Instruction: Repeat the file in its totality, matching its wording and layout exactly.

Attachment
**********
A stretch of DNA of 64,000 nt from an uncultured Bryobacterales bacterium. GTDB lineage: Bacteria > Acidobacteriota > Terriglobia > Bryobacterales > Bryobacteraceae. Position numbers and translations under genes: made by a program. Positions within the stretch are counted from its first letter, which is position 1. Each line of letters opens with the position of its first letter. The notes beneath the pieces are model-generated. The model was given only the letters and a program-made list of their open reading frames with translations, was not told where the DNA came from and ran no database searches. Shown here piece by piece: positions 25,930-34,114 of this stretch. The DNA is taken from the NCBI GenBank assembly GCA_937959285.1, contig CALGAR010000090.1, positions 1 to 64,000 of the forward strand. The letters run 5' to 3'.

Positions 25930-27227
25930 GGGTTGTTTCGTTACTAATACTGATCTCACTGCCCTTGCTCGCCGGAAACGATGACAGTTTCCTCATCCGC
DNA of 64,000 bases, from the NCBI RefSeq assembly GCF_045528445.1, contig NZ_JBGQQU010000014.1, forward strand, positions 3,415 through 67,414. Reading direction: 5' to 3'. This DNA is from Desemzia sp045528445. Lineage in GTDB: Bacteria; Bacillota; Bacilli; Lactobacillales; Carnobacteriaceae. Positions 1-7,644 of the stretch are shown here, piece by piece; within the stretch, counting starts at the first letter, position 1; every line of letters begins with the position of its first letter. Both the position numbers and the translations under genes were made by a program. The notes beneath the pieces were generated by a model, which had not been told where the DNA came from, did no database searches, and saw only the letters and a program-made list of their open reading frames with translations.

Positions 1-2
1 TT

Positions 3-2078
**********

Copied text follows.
A stretch of DNA of 64,000 nt from an uncultured Bryobacterales bacterium. GTDB lineage: Bacteria > Acidobacteriota > Terriglobia > Bryobacterales > Bryobacteraceae. Position numbers and translations under genes: made by a program. Positions within the stretch are counted from its first letter, which is position 1. Each line of letters opens with the position of its first letter. The notes beneath the pieces are model-generated. The model was given only the letters and a program-made list of their open reading frames with translations, was not told where the DNA came from and ran no database searches. Shown here piece by piece: positions 25,930-34,114 of this stretch. The DNA is taken from the NCBI GenBank assembly GCA_937959285.1, contig CALGAR010000090.1, positions 1 to 64,000 of the forward strand. The letters run 5' to 3'.

Positions 25930-27227
25930 GGGTTGTTTCGTTACTAATACTGATCTCACTGCCCTTGCTCGCCGGAAACGATGACAGTTTCCTCATCCGC
DNA of 64,000 bases, from the NCBI RefSeq assembly GCF_045528445.1, contig NZ_JBGQQU010000014.1, forward strand, positions 3,415 through 67,414. Reading direction: 5' to 3'. This DNA is from Desemzia sp045528445. Lineage in GTDB: Bacteria; Bacillota; Bacilli; Lactobacillales; Carnobacteriaceae. Positions 1-7,644 of the stretch are shown here, piece by piece; within the stretch, counting starts at the first letter, position 1; every line of letters begins with the position of its first letter. Both the position numbers and the translations under genes were made by a program. The notes beneath the pieces were generated by a model, which had not been told where the DNA came from, did no database searches, and saw only the letters and a program-made list of their open reading frames with translations.

Positions 1-2
1 TT

Positions 3-2078